At night, we had the opportunity to taste some hearty family dishes and traditional deserts at a family bistro. It was humorous to see the bistro owner’s entire family caught up with the infamous match-making show ‘Fei Chen Wu Rao (If You Are The One)’ on TV, a programme that seems to have dominated the country’s prime-time belt. This is a reality show where young people openly seek their life partners amid jokes and piercing comments. We exchanged our views on relationships and marriage across different cultural perspectives. And in the conversation, discovered that, due to her skewed gender ratio, (read: more men than women due to the one-child policy), China’s women who were of marrying age were in high demand. Apparently, this situation was compounded by the fact that society here valued sons more than daughters; gender-specific abortions were common in China.
As a result, women here were considered invaluable and were therefore in a position to be fussy about their potential partners’ looks and status, especially income. Interesting, no? But as to how far this sort of speed-dating and match-made relationships – as opposed to natural binding of love – produced successful and lasting unions remained a question mark. Nevertheless, while enjoying the food, I found myself getting hooked to the fun-filled, light-hearted show. Even though it seemed a little ironic to have this sort of pragmatic love-seeking show being aired in a somewhat conservative village like this one.
Outside the bistro, it was all pitched black. A few homes were lit up with the help of gasoline but most were shrouded in total darkness. Accompanied by their dancing shadows on the ground, the children found their own entertainment among themselves, playing and giggling in the dark.
I once read in a book about the difference between ‘travel’ and ‘tourism’. With the latter, it is seeing the world from behind the glass – say, in a hotel, a restaurant or a bus – whereas in the former, you engage and interact with the people and experience their culture. The small interaction I had experienced with the family of the bistro owner made me glad that at least for that night, I was no longer simply a tourist but a traveller transformed by the village. At the end of our evening, we walked carefully around the village entrance with the aid of a torchlight to admire the brightly lit poetic Wind-Rain Bridge.
Later that night, as I sat by the dimly lit balcony and reminisced about the mystic and poetic scent of the village during the day, I stared into the endless diamond-studded sky and felt a slight wonder about the future. Who wouldn’t in these days of mine? Curled up on an old wooden chair which continuously made a cracking sound as I moved, I was simply overjoyed in my current no-rush solitude. It was so relaxing, as if I owned the entire balcony, was a part of it. I had secretly picked the farthest star to be my distant companion. And to avoid wasting the peaceful night, I began to peek into the pages of the book I had brought with me – a slim volume about the traveling tales of a little prince entitled ‘The Little Prince’.
Reading the book for the 3rd time, I wondered if anyone else was reading it at the same time I was, in some far-flung corner of the world. And if so, whether the such a synchronicity rendered us acquaintances. It was certainly a costly experience reading at the balcony as upon completing a chapter of the book, I realised that I had been badly bitten by mosquitoes. That night, I slept easily and peacefully on a small cotton pillow.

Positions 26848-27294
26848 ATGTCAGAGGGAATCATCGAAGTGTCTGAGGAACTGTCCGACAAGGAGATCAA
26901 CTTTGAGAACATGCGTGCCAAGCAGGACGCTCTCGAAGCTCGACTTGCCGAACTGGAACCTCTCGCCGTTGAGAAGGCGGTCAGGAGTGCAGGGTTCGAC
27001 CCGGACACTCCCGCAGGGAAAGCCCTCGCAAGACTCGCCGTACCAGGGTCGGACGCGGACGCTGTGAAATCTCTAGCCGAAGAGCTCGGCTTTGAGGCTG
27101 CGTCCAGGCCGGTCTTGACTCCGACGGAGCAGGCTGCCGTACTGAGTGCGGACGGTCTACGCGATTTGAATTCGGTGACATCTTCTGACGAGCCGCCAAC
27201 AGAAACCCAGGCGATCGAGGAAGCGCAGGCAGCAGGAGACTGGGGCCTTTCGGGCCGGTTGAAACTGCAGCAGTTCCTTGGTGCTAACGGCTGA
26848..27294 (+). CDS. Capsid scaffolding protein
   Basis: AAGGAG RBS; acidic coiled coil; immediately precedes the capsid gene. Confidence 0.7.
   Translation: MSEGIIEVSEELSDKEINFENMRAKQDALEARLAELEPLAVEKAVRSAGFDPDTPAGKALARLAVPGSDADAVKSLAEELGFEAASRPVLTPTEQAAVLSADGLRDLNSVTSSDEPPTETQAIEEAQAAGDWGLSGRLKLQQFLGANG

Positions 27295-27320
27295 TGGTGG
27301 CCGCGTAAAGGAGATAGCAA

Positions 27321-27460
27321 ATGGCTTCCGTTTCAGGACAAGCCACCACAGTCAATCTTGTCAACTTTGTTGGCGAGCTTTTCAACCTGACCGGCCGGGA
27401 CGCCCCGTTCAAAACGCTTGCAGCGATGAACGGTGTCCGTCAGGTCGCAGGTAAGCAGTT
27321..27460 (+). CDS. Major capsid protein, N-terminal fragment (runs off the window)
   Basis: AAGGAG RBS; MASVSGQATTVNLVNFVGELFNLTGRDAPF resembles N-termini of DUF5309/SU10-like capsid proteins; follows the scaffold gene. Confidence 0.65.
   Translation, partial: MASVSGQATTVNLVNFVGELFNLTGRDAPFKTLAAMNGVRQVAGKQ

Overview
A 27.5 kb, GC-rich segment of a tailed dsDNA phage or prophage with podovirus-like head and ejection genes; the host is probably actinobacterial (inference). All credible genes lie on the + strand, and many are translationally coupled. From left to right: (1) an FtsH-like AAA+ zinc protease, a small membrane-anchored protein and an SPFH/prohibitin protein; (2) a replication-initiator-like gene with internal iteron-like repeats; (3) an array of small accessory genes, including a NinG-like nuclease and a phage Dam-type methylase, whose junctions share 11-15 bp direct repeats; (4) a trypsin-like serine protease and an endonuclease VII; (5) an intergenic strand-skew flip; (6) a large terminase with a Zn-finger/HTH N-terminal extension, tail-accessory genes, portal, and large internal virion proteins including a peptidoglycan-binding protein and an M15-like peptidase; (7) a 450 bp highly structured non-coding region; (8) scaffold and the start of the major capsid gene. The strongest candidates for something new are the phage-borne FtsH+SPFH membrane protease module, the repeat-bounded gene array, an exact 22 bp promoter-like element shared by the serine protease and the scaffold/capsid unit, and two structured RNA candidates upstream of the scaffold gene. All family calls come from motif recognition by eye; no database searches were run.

At the dawn of the next day, when the first rays of sunlight appeared in the sky, the whole village came to life. Most of the people of the Dong minority begin their day by filing into the field to work. Now, the sound of crickets was everywhere. And it wasn’t long before more unknown insects and birds joined in the chorus that livened up a cold and foggy morning. As we tucked into breakfast, we heard a conventional school bell tolling, signifying the beginning of school. This was quickly followed by the blast of the familiar Chinese childhood rhyme, ‘Xiang Jian De Xiao Lu’ (Countryside Small Roads), being broadcasted from an old school building not too far from us.
Echoing the rhyme were school children in their casual attire trudging to the school through the paddy fields. Some parents could be seen carrying the sleeping little ones on their shoulders. As I had nothing to do, I decided to follow in the tracks of a few parents who were accompanying their children and carrying their colorful school bags across the paddy fields. These scenes reminded me of my own childhood days spent in a fishing village. Schooling was fun then as it had much less formality and was conducted in a more relaxing environment.
At about 9 am, the village became quiet again as most of the adults had gone down to the fields and the children, to school. At this time, the village was as beautiful and still as a portrait. While I am not a morning person, these tranquil village scenes have somehow taught me to appreciate mornings. Similarly, while I am not a keen nature-lover, the smell of morning dew and the fresh odors of the earth have magically transformed me into a new convert.
I like this place for its success in maintaining its village scent, its old school buildings, its untainted lifestyle and its people well. Usually small incidents help us remember and miss a place. Or more accurately, modest but meaningful interactions with the people of one place predispose us to remembering them deeply and fill us with a longing to return for seconds. For instance, Penang for me now is not so much about food anymore, but rather about the regular old taxi driver who used to pick me up from the airport.
Moreover, I like the feeling of (1) going to a place (2) experiencing it and (3) upon returning home and reading about it in the newspaper one day, finding that it is not the same as I now have a personal relationship with the place and its people. What this village lacks in comparison to the LongJi Terrace Field, it more than makes up for it with its peaceful, vivid and less commercialised life. Although the time I had spent here was rather short, I felt as if Time stopped the moment we walked into its embrace. In fact, I felt our pace had also fallen in step with the beat of the villagers’ footsteps
We left the village late that morning for our next destination. The next experience always exceeds the one before, especially when you are in China. And now, another up-close-and-personal experience with water and mountains awaits us on our 4th day.